The alternative is not much safer. Gold is insoluble in most acids with the exception of aqua regia – nitro-hydrochloric acid – and so, nitric acid, which dissolves silver and other base metals, has long been used to verify the presence of gold in items, and is responsible for the term ‘acid test’. In 1783, Carl Wilhelm Scheele discovered that gold dissolves in aqueous cyanide solutions. This is exploited in the cyanidation process, in which metallic gold trapped in rocky deposits is converted to a water-soluble coordination complex, and can be subsequently extracted using an activated carbon sponge, electrowinning or the Merrill-Crowe process.
Gold production is notoriously bad for the environment, since extraction is highly energy intensive, and produces huge amounts of waste ore – about one tonne per gramme of gold product. This waste is a source of heavy elements such as cadmium, lead, zinc, copper, arsenic, selenium and mercury, as well as sulphide-bearing minerals, which dissolve in rainwater to acidify the surrounding area. All of these pollutants can wreak havoc with drinking water supplies, plant and animal life, and nearby infrastructure. On top of this, the sodium cyanide used in the cyanidation process is a highly toxic chemical, and spills are not uncommon.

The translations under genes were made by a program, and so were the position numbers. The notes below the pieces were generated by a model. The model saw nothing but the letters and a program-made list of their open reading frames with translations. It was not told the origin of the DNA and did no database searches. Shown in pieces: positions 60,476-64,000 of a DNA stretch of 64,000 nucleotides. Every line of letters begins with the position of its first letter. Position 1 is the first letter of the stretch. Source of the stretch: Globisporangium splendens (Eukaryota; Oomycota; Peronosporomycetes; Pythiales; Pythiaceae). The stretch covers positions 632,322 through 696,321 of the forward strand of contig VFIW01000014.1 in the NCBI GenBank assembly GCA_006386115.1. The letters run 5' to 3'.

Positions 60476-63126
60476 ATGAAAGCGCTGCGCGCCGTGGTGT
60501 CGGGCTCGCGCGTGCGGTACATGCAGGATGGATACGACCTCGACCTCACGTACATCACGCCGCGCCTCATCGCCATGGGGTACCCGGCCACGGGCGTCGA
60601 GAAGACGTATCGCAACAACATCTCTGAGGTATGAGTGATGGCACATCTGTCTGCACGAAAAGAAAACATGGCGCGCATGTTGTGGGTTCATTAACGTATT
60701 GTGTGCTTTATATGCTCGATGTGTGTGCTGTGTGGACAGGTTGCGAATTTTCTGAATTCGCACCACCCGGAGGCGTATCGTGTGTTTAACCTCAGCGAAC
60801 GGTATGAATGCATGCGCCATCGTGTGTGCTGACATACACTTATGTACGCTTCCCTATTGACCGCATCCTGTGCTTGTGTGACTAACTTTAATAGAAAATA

According to the World Gold Council, at the end of 2014 there were 183,600 tonnes of mined gold stocks above ground, the equivalent volume of just 21 cubic metres. Around 50% of this came from South Africa, although China has overtaken to become the world’s largest producer. Historically, the value and allure of gold has resulted in many gold rushes in North America, Canada, New Zealand, Australia, and South Africa, as well as many wars.
The world’s oceans contain vast quantities of gold – 13,600 tonnes of it, but this boils down to only around 10–30 parts per quadrillion. Although it has not ever been economically viable to extract gold from seawater, many have tried, including Fritz Haber - of the ammonia-producing Haber process notoriety - in the 1920s, but he found that the initial concentration calculations were wrong by a factor of 1,000, rendering his venture a flop. The average human body contains about 0.2mg of gold, mostly in the blood, but this resource has not been recommended for mining just yet.